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Hope beyond that hatred

In the little town of Jedwabne, nestled in the heart of Poland, all the Jewish inhabitants- mainly old people, women, and children-were rounded up and burned alive by a group of German policemen and Polish townsfolk on July 10, 1941.No one knows exactly how many Jews were killed, but the best guess is around 300. And no one knows the precise circumstances of the attack. How many local Poles versus Germansecurity forces were involved in the atrocity? Most important, who initiated the massacre, and what were the motivations of the killers?

In 2001, New York University professor Jan Tonlasz Gross, an expatriate Polish Jew, published a book called Neighboru that characterized the massacre as not just another Nazi atrocity but the product of a spontaneous pogrom of innocent ]ews by their Polish Christian neighbors. Though there were widespread reports of cordial relations among Christians and Jews in Jedwabne prior to the Nazi occupation of1939,Gross argued that deep-seated Polish anti-Semitisin lurked just beneath the surface, and proved fierce enough to motivate genocide when the opportunity arose. Western journalists, particularly in the United States, immediately adopted Gross’s interpretation unquestioningly, as did most of Poland’s intelligentsia.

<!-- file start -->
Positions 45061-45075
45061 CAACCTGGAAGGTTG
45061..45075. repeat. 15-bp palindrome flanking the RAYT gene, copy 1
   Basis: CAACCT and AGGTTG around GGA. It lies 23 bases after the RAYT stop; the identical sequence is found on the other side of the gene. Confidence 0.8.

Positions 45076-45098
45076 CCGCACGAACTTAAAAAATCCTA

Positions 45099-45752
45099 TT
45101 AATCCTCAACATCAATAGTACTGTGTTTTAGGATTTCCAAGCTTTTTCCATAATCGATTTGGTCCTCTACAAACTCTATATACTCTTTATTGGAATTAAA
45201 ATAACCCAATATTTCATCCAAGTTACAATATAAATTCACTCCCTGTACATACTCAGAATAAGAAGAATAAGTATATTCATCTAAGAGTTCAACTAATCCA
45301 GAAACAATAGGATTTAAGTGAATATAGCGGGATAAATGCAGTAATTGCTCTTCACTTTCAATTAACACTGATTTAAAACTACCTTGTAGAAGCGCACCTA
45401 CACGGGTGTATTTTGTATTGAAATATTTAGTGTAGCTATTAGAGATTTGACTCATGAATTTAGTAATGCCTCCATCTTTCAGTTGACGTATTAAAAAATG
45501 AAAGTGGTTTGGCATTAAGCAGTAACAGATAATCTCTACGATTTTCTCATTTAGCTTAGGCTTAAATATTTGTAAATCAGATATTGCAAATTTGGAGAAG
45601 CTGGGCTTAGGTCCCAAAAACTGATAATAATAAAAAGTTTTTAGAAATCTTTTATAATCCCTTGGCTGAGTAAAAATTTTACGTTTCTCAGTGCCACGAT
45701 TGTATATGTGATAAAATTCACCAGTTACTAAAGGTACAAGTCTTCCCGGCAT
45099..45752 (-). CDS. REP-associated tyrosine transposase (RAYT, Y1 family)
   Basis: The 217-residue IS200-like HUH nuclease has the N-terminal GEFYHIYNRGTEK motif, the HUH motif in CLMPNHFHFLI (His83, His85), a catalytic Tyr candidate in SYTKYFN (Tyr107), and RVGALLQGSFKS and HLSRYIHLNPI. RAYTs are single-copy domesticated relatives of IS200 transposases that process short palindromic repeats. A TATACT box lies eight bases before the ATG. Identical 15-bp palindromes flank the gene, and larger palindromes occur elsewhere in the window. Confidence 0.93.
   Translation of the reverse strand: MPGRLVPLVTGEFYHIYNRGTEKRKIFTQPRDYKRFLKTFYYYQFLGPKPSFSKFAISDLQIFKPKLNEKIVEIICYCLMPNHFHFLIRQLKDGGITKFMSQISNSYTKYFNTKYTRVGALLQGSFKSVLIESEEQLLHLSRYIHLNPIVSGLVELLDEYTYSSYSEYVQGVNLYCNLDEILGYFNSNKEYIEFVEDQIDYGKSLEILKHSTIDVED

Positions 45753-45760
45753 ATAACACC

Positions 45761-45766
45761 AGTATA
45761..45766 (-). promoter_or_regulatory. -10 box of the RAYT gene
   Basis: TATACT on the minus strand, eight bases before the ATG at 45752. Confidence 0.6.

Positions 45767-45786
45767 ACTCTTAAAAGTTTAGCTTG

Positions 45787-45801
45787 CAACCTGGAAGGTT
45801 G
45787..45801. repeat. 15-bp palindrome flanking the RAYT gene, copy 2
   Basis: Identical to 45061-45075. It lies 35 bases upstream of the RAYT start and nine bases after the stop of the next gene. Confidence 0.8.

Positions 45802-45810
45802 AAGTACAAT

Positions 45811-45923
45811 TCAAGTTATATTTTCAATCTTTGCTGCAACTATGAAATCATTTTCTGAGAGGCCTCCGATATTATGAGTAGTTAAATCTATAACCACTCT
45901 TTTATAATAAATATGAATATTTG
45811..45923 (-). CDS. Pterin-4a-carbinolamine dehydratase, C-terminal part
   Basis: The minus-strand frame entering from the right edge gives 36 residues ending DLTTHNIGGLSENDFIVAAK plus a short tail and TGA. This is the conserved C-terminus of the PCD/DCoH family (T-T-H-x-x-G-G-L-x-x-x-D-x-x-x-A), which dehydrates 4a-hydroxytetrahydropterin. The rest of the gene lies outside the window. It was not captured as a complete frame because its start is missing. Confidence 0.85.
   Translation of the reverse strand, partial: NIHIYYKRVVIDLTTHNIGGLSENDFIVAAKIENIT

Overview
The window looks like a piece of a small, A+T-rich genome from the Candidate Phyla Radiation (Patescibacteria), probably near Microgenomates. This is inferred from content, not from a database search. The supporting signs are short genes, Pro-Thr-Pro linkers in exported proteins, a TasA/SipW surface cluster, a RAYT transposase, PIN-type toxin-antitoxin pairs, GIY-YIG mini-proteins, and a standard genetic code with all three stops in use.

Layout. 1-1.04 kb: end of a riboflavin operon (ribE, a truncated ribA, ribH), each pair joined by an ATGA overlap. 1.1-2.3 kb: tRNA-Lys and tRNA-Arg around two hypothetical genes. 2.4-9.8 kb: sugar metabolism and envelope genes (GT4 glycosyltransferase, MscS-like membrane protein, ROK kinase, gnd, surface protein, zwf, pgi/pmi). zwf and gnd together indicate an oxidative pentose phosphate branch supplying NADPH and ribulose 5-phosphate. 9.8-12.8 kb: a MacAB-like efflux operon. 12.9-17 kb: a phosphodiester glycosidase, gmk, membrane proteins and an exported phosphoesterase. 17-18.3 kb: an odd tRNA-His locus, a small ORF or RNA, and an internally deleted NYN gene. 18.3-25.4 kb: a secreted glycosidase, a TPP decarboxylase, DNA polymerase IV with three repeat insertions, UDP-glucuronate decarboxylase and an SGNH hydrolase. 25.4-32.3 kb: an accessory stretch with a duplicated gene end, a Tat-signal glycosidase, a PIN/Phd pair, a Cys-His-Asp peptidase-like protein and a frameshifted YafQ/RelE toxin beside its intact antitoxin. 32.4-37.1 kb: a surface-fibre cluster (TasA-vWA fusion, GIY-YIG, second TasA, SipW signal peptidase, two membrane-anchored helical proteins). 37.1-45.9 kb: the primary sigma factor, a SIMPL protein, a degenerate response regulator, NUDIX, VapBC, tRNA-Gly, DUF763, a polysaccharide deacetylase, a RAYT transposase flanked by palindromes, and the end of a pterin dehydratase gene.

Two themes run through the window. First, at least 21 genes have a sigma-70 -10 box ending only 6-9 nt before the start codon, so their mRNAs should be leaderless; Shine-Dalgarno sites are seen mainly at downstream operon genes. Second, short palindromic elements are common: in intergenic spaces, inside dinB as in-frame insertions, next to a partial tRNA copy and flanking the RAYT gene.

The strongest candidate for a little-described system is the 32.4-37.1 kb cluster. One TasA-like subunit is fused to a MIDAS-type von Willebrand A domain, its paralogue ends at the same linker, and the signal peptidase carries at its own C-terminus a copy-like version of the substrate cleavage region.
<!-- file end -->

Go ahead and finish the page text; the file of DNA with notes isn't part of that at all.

Not so former University of Virginia historian Marek Chodakiewicz, now academic dean at the Instittrte of World Politics, who decided to investigate the crime for himself. He hunted every available primary source, many previously unpublished, inch,rding recently released communist-era archives in Germany Poland, and Russia (which, scandalously, have hardly been touched by most left -leaning Western scholars).

The evidence fails to support Gross’s claim that the massacre in Jedwabne was exclusively the work of Polish Christians, Chodakiewicz concludes. There is no question that many Polish peasants were anti-Semitic. But murder is another story. His research indicates that Polish collaborators did carry out German orders in planning and executing the massacre, but that most of the Polish conscripts were coerced into participating in the crime.

Both Jews and Poles suffered enormously at the hands of German Nazis, and then the Soviet communists. While precise numbers are not available, we know that Poland had 36 million citizens in 1938; eight years later, that number had dwindled to 24 million. Between 6 and 7 million of those missing from the country were dead, including more than 3 million Jews and over 2 million Christians. This horrible suffering helped transform Poles of ali backgrounds, setting the stage for today’s democratic Poland. The newly uncovered facts about Jedwabne should bring Poles even closer.

Juliana Geran Pilon is a board member of the Institute for Human Rights based in Auschwitz, Poland.